With a population of over 200 million, Nigeria is widely regarded as one the biggest crypto markets in the world. Some in the crypto world believe Nigeria is one of the few countries better placed to see a greater acceptance of digital currencies.
However, despite this optimism, the Nigerian crypto industry continues to be plagued by constant hurdles that then complicate mass adoption efforts. Some of the problems faced include an uncertain regulatory environment as well as the proliferation of bitcoin-related scams which often taint the image of cryptocurrencies.
However, according to Tony Emeka, the founder and CEO of Cryptotvplus a Nigerian crypto-focused media organization, some of these challenges can be overcome through education.
In a question and answer session with Bitcoin.com News, Emeka discusses his latest education project Earnathon and why believes it will make a difference. The CEO also shares his views on the current impasse between the Central Bank of Nigeria and the crypto industry.
To kick things off, Terence Zimwara (TZ) of Bitcoin.com News asked Emeka to share the background and experiences that motivated him to focus his efforts on crypto education?
Tony Emeka (TE): The Nigerian crypto industry is noted to be one of the largest in the world considering market data. This growth has been due to the bad state of affairs of the nation and a strong enthusiasm by Nigerians to break free and make something for themselves. However, this celebrated growth has only been possible because of education. However, it has not been easy considering negative sentiments towards cryptocurrency as a tool for scams.
Still, with the help of many individuals and business organisations, including Cryptotvplus, the industry has grown considerably. For instance, Cryptotvplus, through its education platform the Campus Blockchain and Cryptocurrency Awareness Tour (BCAT), has helped to raise awareness of blockchain and cryptocurrency across Nigeria since 2019. At one point, Cryptotvplus helped to organize one of the largest crypto-focused gatherings in West Africa. The education platform also helped to expose tens of thousands of individuals mostly students to crypto.
On seeing the success of the BCAT campaign across Nigerian universities, it occurred to the team that there was a need to do more. For mass adoption to be achieved, it was imperative to automate the process and have millions of people learning crypto all at once. We also observed how incentivizing attendees via airdrops helped bring a lot of people to crypto. These experiences and ideas were the basis of Earnathon.
To bring crypto education to millions of people globally.
TZ: What is your impression on what is currently happening in the Nigerian crypto space, education-wise?
TE: Education plays a unique role in shaping any (emerging) industry. Globally, there has been an increase in crypto education as well as greater awareness. This is reflected in the trackable search trends and user adoptions. But more has to be done. For mass adoption to be achieved, education efforts need to go to the grassroots. This is one thing that has been missing and now it is one of the things we are looking to do through Earnathon.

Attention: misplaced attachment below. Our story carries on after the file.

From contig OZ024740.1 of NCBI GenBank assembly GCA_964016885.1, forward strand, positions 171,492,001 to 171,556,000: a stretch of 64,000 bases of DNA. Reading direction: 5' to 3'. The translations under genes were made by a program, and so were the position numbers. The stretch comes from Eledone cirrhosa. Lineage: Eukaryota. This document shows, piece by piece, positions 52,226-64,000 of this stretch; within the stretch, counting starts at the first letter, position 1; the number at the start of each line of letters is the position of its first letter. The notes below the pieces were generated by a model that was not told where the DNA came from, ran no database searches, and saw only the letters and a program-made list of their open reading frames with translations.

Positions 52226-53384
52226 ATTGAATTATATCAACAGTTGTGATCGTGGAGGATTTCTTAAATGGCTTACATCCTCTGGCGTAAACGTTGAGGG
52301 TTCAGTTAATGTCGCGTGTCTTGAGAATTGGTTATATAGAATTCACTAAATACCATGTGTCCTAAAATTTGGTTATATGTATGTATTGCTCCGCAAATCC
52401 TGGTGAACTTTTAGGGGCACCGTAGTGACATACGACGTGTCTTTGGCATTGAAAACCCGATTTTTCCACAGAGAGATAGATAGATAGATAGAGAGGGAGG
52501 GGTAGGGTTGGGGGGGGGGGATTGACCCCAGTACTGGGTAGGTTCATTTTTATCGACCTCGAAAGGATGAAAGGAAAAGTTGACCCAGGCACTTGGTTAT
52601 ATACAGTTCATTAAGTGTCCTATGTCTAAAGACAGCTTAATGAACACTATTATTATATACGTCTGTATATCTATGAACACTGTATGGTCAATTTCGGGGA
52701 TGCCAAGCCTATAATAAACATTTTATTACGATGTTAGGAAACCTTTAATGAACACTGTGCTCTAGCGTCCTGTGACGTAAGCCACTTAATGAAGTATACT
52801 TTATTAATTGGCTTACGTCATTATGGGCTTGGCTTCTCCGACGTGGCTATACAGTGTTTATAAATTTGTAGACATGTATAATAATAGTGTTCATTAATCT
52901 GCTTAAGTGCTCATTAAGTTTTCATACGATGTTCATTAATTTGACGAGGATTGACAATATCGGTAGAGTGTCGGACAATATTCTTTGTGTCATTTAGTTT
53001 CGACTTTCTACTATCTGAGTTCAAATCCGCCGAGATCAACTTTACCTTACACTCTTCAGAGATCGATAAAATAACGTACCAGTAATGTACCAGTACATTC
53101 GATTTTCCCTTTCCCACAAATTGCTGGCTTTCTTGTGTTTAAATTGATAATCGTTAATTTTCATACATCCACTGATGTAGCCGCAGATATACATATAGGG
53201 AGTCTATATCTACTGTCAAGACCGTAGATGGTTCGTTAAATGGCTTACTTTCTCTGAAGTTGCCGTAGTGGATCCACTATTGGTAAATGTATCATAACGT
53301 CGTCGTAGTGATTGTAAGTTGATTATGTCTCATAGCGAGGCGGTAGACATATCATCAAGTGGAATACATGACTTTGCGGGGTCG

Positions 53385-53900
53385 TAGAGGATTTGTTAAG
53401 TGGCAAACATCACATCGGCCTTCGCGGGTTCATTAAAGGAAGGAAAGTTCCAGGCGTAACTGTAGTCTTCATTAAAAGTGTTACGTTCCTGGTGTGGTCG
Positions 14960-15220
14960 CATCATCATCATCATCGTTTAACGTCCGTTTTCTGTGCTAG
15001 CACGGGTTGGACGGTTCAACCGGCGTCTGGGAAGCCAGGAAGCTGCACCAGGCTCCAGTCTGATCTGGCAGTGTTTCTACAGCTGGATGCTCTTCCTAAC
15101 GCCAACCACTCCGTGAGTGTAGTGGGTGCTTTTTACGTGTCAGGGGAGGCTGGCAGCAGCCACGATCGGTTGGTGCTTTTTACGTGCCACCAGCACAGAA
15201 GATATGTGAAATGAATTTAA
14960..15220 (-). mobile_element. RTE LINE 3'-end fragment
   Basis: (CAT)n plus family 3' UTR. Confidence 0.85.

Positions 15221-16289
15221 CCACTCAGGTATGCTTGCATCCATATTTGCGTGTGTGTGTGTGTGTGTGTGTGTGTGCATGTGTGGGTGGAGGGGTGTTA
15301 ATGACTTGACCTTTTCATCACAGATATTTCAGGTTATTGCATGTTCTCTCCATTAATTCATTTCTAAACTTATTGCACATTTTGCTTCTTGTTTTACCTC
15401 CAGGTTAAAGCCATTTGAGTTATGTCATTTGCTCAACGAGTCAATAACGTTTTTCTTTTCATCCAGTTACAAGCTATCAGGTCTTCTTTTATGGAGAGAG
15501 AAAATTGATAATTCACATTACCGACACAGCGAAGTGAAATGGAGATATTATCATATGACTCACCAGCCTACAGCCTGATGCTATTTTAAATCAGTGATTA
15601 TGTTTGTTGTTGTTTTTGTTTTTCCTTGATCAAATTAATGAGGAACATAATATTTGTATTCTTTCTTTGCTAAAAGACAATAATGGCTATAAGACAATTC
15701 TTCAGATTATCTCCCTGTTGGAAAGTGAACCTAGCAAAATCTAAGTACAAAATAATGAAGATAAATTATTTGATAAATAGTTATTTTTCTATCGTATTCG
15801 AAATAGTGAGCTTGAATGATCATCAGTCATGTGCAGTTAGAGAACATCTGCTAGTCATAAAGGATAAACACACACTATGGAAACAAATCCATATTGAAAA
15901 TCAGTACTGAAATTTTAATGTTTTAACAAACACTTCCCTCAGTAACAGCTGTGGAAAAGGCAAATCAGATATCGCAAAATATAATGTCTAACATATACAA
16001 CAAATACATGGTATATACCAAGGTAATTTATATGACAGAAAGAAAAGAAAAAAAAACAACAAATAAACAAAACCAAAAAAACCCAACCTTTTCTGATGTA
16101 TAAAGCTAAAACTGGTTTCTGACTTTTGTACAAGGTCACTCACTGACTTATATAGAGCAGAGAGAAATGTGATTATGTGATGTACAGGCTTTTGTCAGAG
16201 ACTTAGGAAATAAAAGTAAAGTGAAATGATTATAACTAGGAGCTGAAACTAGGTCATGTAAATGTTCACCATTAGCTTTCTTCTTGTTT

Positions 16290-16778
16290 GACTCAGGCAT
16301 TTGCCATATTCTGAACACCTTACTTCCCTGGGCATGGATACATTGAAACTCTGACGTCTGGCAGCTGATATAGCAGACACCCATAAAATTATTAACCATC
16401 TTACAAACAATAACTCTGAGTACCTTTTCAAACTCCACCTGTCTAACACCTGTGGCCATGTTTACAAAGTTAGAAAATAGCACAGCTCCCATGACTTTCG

TZ: I know crypto scams are a problem in Nigeria. Are you specifically dealing with this issue as well?
TE: While scams cannot be eradicated totally they can be reduced to very low numbers. In Nigeria and around the world, crypto-related scams have risen and continue to rise, but quality crypto education is the key, the only potent weapon to fight fraudulent actors. Regulators can issue warnings and enforcement agencies will arrest bad actors. However, since these organizations are mostly reactive, education presents a fascinating solution.
When people are proactive as a result of sound crypto knowledge, they can easily beat bad actors. Education is thus key.
TZ: Now as someone who is trying to help raise awareness on cryptocurrencies and the blockchain, how do you rate the ignorance levels in Government and the CBN?
TE: The CBN stated in a circular published on February 7, 2021, that financial institutions could no longer facilitate crypto-related transactions. Surprisingly, the CBN position has been supported by the Securities and Exchange Commission (SEC) a few months after the same regulator classified cryptocurrencies as securities. This shows that the CBN and the govt still lack a good understanding of cryptocurrencies and money.
TZ: So in your view, did the CBN fully understand (cryptocurrencies) or it just rushed its directive back in February?
TE: The Circular on February 7th was somewhat from a position of fear. It was reactive. The apex bank ought to be proactive. The government had earlier noted it wanted to explore blockchain technology.
This is only possible by creating a good environment for existing businesses to grow. But the circular was a setback for many businesses and thus, it seems rushed.
TZ: How can this impasse between the crypto industry and the CBN be ended?
TE: The position of the CBN on cryptocurrency seems to be on a faulty foundation. But progress can only come by engaging the regulator, showing them the possibilities, the importance of cryptocurrency and blockchain. No organization wants an intruder. Educating the CBN will enable it to see cryptocurrencies as tools for economic growth.
Do you agree with Emeka’s assertion that education is a key step that will guarantee a greater acceptance of cryptos? Tell us what you think in the comments section below.